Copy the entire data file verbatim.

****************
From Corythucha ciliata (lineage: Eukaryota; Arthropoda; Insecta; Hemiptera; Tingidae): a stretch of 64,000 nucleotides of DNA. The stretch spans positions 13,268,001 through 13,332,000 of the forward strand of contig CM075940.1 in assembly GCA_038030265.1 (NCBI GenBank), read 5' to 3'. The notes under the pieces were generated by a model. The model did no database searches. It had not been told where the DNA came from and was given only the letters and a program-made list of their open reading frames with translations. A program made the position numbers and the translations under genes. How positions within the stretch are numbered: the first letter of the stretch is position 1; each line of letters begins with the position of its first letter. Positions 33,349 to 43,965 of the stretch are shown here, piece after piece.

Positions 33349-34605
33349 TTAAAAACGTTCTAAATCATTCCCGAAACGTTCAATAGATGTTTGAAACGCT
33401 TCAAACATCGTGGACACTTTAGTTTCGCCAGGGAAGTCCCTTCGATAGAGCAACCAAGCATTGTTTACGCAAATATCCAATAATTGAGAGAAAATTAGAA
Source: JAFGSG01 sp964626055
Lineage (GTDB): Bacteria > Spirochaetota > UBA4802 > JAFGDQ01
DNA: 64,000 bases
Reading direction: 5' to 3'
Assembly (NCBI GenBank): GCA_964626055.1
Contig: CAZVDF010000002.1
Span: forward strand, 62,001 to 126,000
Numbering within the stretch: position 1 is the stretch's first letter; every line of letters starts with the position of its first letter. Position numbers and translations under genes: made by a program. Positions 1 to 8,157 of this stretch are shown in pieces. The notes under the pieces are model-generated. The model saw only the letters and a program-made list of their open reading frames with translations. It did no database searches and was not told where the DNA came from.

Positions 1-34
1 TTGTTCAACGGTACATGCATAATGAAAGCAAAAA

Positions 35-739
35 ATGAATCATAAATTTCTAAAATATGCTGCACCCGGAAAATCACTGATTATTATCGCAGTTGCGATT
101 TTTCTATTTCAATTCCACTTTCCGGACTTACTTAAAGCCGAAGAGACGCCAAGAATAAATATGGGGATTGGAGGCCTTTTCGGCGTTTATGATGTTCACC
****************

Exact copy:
From Corythucha ciliata (lineage: Eukaryota; Arthropoda; Insecta; Hemiptera; Tingidae): a stretch of 64,000 nucleotides of DNA. The stretch spans positions 13,268,001 through 13,332,000 of the forward strand of contig CM075940.1 in assembly GCA_038030265.1 (NCBI GenBank), read 5' to 3'. The notes under the pieces were generated by a model. The model did no database searches. It had not been told where the DNA came from and was given only the letters and a program-made list of their open reading frames with translations. A program made the position numbers and the translations under genes. How positions within the stretch are numbered: the first letter of the stretch is position 1; each line of letters begins with the position of its first letter. Positions 33,349 to 43,965 of the stretch are shown here, piece after piece.

Positions 33349-34605
33349 TTAAAAACGTTCTAAATCATTCCCGAAACGTTCAATAGATGTTTGAAACGCT
33401 TCAAACATCGTGGACACTTTAGTTTCGCCAGGGAAGTCCCTTCGATAGAGCAACCAAGCATTGTTTACGCAAATATCCAATAATTGAGAGAAAATTAGAA
Source: JAFGSG01 sp964626055
Lineage (GTDB): Bacteria > Spirochaetota > UBA4802 > JAFGDQ01
DNA: 64,000 bases
Reading direction: 5' to 3'
Assembly (NCBI GenBank): GCA_964626055.1
Contig: CAZVDF010000002.1
Span: forward strand, 62,001 to 126,000
Numbering within the stretch: position 1 is the stretch's first letter; every line of letters starts with the position of its first letter. Position numbers and translations under genes: made by a program. Positions 1 to 8,157 of this stretch are shown in pieces. The notes under the pieces are model-generated. The model saw only the letters and a program-made list of their open reading frames with translations. It did no database searches and was not told where the DNA came from.

Positions 1-34
1 TTGTTCAACGGTACATGCATAATGAAAGCAAAAA

Positions 35-739
35 ATGAATCATAAATTTCTAAAATATGCTGCACCCGGAAAATCACTGATTATTATCGCAGTTGCGATT
101 TTTCTATTTCAATTCCACTTTCCGGACTTACTTAAAGCCGAAGAGACGCCAAGAATAAATATGGGGATTGGAGGCCTTTTCGGCGTTTATGATGTTCACC